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Jump at the Sun: The True Life Tale of Unstoppable Storycatcher Zora Neale Hurston
Author: Alicia D. Williams
Illustrator: Jacqueline Alcántara
Published January 12th, 2021 by Atheneum/Caitlyn Dlouhy Books

Summary: A picture book that shines the light on Zora Neale Hurston, the writer and storycatcher extraordinaire who changed the face of American literature.

Zora was a girl who hankered for tales like bees for honey. Now, her mama always told her that if she wanted something, “to jump at de sun”, because even though you might not land quite that high, at least you’d get off the ground. So Zora jumped from place to place, from the porch of the general store where she listened to folktales, to Howard University, to Harlem. And everywhere she jumped, she shined sunlight on the tales most people hadn’t been bothered to listen to until Zora. The tales no one had written down until Zora. Tales on a whole culture of literature overlooked…until Zora. Until Zora jumped.

About the Creators:

Alicia D. Williams is the author of Genesis Begins Again, which received a Newbery and Kirkus Prize honors, was a William C. Morris Award finalist, and for which she won the Coretta Scott King – John Steptoe Award for New Talent. A graduate of the MFA program at Hamline University, and an oral storyteller in the African American tradition, she is also a teacher in Charlotte, North Carolina.

Jacqueline Alcántara is the illustrator of the critically acclaimed The Field and Freedom Soup. Her favorite days are spent drawing, painting, writing, and walking her dog. In 2016, she was awarded the inaugural We Need Diverse Books Illustrator mentorship. Find out more at JacquelineAlcantara.com.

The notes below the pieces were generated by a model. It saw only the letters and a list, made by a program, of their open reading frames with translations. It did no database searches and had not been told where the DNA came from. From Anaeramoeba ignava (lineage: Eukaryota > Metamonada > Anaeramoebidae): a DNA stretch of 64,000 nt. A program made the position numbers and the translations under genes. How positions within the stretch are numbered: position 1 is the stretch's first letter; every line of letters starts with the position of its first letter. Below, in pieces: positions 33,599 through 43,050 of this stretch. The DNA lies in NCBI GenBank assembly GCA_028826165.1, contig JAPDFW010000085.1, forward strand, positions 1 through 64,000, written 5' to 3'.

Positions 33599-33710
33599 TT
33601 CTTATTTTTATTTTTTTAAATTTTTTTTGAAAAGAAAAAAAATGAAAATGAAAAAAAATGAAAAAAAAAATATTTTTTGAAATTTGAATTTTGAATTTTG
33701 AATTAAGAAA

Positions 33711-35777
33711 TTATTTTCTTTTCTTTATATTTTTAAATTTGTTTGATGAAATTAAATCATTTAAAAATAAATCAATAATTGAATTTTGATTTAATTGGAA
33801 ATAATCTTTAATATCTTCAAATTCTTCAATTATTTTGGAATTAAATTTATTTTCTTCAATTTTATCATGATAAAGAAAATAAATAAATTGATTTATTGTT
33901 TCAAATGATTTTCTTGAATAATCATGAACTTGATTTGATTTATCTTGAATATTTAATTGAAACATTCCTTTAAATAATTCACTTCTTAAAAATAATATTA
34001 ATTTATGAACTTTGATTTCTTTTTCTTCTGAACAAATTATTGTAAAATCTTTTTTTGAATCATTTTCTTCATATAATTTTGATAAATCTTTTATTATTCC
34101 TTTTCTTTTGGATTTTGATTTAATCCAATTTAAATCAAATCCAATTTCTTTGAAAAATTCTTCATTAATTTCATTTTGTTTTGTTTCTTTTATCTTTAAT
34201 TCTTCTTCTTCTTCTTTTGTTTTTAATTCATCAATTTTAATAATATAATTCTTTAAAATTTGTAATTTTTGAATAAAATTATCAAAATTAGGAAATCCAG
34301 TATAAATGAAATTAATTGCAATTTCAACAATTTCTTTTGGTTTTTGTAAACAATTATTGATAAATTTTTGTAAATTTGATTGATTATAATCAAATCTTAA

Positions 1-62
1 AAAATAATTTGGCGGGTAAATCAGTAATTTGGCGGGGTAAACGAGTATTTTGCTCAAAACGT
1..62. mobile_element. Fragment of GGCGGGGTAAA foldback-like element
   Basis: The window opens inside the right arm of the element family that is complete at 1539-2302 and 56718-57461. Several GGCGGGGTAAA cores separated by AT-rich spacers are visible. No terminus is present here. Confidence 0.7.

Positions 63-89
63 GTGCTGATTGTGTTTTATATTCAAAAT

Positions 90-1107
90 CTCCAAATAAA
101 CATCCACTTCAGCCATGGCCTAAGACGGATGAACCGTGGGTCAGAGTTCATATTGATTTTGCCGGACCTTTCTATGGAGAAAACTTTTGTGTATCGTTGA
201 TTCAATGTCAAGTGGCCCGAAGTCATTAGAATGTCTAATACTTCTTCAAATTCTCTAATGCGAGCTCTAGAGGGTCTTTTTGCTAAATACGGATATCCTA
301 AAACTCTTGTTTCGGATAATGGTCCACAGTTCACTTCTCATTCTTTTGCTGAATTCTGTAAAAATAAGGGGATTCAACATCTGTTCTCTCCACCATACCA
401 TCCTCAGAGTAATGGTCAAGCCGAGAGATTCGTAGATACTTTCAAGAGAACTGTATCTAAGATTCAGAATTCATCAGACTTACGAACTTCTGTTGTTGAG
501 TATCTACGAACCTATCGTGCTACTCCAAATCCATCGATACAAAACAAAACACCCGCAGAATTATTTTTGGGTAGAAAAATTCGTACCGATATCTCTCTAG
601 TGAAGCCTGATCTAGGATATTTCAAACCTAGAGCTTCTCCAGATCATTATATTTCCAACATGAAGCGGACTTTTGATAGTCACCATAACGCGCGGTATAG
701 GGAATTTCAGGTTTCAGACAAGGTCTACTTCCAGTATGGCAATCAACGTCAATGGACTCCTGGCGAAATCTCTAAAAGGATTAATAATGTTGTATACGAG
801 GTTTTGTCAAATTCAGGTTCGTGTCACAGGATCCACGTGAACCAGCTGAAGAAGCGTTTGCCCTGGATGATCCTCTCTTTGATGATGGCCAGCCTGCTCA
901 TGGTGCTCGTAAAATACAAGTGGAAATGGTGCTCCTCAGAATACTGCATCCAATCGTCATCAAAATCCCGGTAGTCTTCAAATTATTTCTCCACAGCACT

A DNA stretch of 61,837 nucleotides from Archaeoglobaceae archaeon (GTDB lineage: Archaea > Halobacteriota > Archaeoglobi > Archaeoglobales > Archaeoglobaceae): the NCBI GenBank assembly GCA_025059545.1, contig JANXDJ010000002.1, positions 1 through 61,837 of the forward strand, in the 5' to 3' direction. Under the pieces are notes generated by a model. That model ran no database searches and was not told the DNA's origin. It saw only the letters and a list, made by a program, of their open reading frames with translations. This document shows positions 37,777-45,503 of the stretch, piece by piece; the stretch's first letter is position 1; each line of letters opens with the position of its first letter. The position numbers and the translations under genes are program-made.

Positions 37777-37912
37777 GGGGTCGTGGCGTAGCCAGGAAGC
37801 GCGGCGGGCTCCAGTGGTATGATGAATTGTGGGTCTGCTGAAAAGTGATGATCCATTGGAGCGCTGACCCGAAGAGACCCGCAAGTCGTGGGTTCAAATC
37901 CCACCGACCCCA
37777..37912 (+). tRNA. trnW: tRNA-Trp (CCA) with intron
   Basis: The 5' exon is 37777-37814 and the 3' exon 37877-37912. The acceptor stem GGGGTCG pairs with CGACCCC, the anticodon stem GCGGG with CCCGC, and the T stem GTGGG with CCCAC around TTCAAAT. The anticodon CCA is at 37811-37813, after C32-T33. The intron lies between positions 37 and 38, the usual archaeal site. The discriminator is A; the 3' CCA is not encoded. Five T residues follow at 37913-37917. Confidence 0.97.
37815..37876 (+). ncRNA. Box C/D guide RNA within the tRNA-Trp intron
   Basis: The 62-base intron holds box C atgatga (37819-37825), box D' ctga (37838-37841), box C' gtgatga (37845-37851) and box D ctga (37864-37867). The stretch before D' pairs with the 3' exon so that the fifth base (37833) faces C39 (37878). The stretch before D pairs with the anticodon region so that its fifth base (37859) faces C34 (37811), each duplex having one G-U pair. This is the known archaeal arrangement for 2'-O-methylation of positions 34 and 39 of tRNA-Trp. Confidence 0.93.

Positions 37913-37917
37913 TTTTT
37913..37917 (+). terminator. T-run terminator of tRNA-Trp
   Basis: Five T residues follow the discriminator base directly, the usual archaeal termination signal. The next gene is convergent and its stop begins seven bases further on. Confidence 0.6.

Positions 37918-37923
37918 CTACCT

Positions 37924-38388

Praise: 

*”A lively, joyfully rendered portrait of a literary legend.” – Publisher Weekly, starred review

* “Williams’ narration is a readaloud dream….it will be a joyful guide for folklore enthusiasts” – BCCB, starred review

* “This introduction to an American icon feels just right.” – Kirkus Reviews, starred review

* “A welcome addition to any picture book biography collection.” – School Library Journal, starred review

Review: Zora Neale Hurston has a special place in my heart as Eatonville is right around the corner, and I love the opportunity to be so close to Zora’s home, be inspired by her story, and learn from her. If you are ever here, stop by the Zora Neale Hurston National Museum of Fine Arts!

Alicia D. Williams does a beautiful job capturing the spirit of Zora and showing how truly special she was as a person and story teller. And I loved learning new things about her that I hadn’t known before (like that she graduated from high school at 28 and that she may have been lost to white-washed history if not for Alice Walker). And Alicia’s words mixed with the colorful and active illustrations of Alcántara, Zora is brought to life through the pages of this book.

Teachers’ Tools for Navigation: The publisher provided Curriculum Guide is the best resource for using this book in your classroom:

Discussion Questions: 

  • How are the end pages representative of Zora?
  • How were Zora’s stories important to American literature?
  • Why did the author call Zora a “storycatcher?”
  • How did the author integrate fictional characters and stories within her nonfiction biography of Zora Neale Hurston?
  • Why was some of Zora’s storytelling looked down upon?
  • What does the figurative phrase “reach/jump to the sun” mean?

Flagged Passages: 

Read This If You Love: Zora Neale Hurston, Picture book biographies

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**Thank you to Simon & Schuster for a copy of the book to review!**